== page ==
In other convention-related news, Democrats this weekend completed a 44-page draft of the Democratic platform. The Denver Post reports that the proposed statement of party principles "reinforces Obama's theme of change but acknowledges Clinton's differing view on health-care reform and her supporters' desire to blast sexism in the media."
The document, which was drafted in Cleveland, now goes to the 186-member platform committee, who are meeting this weekend; it must be approved by the time the convention begins later this month.
The Post reports that Democrats stressed party unity this weekend while working on the platform and played down any rifts between Obama and Clinton supporters. On health care, where Clinton and Obama's plans differed, the language added to the platform was this: "While there are differing approaches within the party about how best to achieve the commitment of universal coverage, we stand united to achieve this fundamental objective through the legislative process."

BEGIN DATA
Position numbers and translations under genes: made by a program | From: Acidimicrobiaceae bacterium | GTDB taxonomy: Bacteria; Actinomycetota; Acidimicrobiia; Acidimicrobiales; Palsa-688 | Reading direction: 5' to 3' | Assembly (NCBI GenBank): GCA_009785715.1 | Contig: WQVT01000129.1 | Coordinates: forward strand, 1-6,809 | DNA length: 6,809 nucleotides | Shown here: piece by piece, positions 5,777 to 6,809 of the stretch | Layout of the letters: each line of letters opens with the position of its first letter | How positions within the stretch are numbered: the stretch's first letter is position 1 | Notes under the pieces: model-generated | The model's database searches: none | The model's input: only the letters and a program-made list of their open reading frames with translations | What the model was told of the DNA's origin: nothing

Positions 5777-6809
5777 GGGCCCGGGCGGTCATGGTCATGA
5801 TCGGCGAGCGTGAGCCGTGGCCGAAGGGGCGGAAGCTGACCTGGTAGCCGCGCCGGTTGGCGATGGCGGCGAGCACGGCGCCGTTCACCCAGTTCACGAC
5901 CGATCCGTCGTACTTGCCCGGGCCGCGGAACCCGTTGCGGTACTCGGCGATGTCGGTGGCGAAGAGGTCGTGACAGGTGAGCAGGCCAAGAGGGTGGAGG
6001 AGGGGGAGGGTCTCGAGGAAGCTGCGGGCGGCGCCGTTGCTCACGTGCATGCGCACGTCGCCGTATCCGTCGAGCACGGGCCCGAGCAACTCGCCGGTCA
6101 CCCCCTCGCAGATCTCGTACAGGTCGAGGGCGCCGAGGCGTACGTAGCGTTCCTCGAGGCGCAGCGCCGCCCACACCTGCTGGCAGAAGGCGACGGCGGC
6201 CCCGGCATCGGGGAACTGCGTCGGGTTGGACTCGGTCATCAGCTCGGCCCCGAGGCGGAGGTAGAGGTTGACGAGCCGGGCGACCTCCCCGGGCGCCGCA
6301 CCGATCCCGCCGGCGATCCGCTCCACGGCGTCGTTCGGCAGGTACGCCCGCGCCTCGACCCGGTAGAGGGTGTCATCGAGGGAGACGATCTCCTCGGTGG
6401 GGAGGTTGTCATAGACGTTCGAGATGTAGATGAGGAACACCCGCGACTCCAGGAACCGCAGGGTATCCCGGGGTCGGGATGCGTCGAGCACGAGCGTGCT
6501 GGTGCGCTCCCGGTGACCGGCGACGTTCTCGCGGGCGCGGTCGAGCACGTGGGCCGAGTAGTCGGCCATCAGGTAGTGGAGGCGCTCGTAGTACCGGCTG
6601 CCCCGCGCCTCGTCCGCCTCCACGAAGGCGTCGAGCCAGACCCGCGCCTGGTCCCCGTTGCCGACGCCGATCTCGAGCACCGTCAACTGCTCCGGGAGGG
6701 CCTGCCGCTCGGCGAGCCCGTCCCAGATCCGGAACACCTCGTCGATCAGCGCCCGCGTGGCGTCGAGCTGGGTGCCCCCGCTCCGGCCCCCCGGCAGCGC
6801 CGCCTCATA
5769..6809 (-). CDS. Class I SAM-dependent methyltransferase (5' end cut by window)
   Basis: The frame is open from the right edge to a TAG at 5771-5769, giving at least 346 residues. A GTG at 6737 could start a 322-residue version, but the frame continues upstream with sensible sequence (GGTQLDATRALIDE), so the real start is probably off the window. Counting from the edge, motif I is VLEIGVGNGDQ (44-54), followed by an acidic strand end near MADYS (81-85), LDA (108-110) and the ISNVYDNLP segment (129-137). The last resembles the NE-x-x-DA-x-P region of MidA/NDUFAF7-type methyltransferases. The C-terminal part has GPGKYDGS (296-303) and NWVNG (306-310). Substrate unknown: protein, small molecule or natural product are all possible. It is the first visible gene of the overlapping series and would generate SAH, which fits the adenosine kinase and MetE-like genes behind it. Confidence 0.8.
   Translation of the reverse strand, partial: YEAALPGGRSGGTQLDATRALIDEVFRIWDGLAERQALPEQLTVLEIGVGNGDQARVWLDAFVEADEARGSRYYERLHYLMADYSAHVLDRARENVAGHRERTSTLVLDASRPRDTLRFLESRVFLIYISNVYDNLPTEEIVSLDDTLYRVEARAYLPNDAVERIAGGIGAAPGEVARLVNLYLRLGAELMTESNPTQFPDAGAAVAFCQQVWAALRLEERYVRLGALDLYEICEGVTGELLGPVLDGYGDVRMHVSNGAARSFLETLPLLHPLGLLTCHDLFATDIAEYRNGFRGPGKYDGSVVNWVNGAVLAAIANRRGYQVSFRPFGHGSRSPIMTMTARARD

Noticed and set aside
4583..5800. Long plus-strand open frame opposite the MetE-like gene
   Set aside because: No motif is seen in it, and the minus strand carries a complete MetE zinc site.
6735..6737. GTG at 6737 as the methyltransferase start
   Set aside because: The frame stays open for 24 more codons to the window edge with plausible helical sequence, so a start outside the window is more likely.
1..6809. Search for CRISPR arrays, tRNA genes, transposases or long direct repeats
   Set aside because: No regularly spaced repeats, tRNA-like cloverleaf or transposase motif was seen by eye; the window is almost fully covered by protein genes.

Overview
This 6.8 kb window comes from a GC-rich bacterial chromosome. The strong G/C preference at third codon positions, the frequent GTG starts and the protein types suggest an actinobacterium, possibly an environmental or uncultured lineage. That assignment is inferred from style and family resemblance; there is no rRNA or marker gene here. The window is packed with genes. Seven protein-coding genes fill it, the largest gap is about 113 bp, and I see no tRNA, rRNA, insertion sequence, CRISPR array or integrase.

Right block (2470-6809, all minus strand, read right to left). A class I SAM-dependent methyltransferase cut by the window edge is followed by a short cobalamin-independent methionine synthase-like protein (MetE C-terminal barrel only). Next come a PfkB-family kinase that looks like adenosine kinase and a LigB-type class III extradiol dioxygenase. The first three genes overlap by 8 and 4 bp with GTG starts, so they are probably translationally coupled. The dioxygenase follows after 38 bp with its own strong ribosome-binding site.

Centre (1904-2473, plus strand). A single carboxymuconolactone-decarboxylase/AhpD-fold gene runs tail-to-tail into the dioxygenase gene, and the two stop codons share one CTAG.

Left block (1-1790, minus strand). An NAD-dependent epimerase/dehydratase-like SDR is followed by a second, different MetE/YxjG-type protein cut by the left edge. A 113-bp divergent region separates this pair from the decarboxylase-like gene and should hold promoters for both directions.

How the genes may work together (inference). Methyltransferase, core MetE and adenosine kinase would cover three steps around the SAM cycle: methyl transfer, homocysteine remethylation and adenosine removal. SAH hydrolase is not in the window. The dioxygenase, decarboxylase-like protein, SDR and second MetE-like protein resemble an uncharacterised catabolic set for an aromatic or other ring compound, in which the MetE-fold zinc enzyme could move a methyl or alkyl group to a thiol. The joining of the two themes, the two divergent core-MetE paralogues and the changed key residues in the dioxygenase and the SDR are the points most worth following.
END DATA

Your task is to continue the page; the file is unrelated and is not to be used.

The Obama campaign released a statement saying "Sen. Clinton has been working with us on drafting the platform, and the Democratic Party is unified to bring about the real change we need" on the economy, education, energy, and health care.
The draft platform has much harsher language on the Iraq war than the 2004 version, dubbing it an "ill-considered" "strategic blunder." The sexism-related section reads in part: "...standing up for our country means standing up against sexism, whether voiced by the media, our opponents or our friends."